European milk board
Butter is expensive and milk powder is cheap. On this basis, dairies pay low prices that have remained practically unchanged. The price difference between protein and fat is abnormally high and the large EU intervention stock is immediately blamed for the low powder price. Is this correct? The EU has hardly sold any of its large stocks and the market price is currently so low that SMP is being sold to stocks again. But at some point, the price of SMP will of course rise again and the intervention stock will then be a way to curb the rise of milk prices. Therefore, the Commission has to vouch for its statement: ” … selling at any cost has never been an option for the Commission. Instead, maintaining market balance and price recovery remain its main objectives.”
The only hope for dairy farmers to cling to is that the EU stock has become so old that nobody wants to buy it anymore. The stock has no official expiration date, but buyers will of course prefer fresh goods rather than powder which may be one, one and a half or two years old.
In Denmark, we have three analysts trying to predict milk prices and in most cases, they actually do it very well based on different algorithms. On the other hand, neither of them has been able to explain why the demand for milk fat has increased so much compared to the demand for milk protein.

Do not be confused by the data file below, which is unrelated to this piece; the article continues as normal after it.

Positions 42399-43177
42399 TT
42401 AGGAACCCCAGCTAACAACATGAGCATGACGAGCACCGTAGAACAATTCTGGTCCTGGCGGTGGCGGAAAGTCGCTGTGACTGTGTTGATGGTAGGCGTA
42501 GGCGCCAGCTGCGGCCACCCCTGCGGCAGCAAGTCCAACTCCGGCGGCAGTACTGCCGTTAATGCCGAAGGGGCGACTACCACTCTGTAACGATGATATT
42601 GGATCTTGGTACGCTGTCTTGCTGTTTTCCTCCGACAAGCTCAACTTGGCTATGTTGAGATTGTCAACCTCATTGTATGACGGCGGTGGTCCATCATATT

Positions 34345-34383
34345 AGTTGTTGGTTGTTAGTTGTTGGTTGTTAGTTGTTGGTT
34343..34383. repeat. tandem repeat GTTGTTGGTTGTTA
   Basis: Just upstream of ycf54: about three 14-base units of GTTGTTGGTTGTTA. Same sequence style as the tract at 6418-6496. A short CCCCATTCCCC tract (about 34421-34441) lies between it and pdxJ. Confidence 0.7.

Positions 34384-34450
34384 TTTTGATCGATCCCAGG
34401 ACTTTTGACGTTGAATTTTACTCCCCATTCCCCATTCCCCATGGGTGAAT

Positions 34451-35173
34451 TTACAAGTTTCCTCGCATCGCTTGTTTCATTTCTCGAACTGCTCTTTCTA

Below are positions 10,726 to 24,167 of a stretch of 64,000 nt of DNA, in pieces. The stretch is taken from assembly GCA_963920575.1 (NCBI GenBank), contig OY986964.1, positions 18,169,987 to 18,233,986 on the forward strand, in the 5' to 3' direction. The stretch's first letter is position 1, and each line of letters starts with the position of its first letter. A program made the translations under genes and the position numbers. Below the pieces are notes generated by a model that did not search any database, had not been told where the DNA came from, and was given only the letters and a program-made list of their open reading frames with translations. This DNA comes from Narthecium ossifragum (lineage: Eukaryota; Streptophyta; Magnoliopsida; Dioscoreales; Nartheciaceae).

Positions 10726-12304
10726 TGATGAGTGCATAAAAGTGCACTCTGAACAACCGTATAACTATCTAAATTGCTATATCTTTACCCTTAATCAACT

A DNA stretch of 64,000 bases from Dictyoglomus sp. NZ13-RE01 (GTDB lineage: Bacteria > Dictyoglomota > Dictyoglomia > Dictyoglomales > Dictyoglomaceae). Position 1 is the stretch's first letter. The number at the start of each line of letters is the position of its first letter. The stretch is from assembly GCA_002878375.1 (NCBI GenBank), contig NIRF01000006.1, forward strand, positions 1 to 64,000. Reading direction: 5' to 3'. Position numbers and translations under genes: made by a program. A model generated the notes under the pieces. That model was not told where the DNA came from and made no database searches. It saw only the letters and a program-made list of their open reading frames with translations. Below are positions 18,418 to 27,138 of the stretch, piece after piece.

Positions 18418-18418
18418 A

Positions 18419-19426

The price difference between butter and protein is more than 2,200 USD per ton, which has never happened before. Somehow demand has changed, which can be a challenge; but with around 350,000 tons of powder in stock in the EU, the prospects for market equality are almost non-existent. Therefore, the Commission has to come up with a solution to get rid of the stock without affecting market prices. Otherwise, all European dairy farmers will be kept in unacceptable uncertainty forever.
Kjartan Poulsen, EMB board member and president of LDM Denmark
EMB milk price comparison
In the previous two months of February and March 2017, most dairies included in the EMB milk price comparison paid milk producers a base price between 30 and 33 cents for one kilogram milk with 4.0% fat and 3.4% protein. However, the farm-gate price has decreased – even if marginally – in almost all dairies included in the comparison between February and March.
This has also been the case with the price for organic milk. The highest farm-gate price was recorded in Italy at 36.67 cents, whereas the lowest at over 8.87 cents below the same was paid, like in previous months, in Austria.
In the period of the EU milk volume reduction programme from October to January 2017, the farm-gate price increased most significantly in the dairies that paid the lowest prices to producers during the milk crisis. The greatest increase was seen at one of the German dairies included in the comparison, where the farm-gate price in September had fallen to less than 21 cents per kilogram and is still oscillating at just 30 cents (+44%) since January.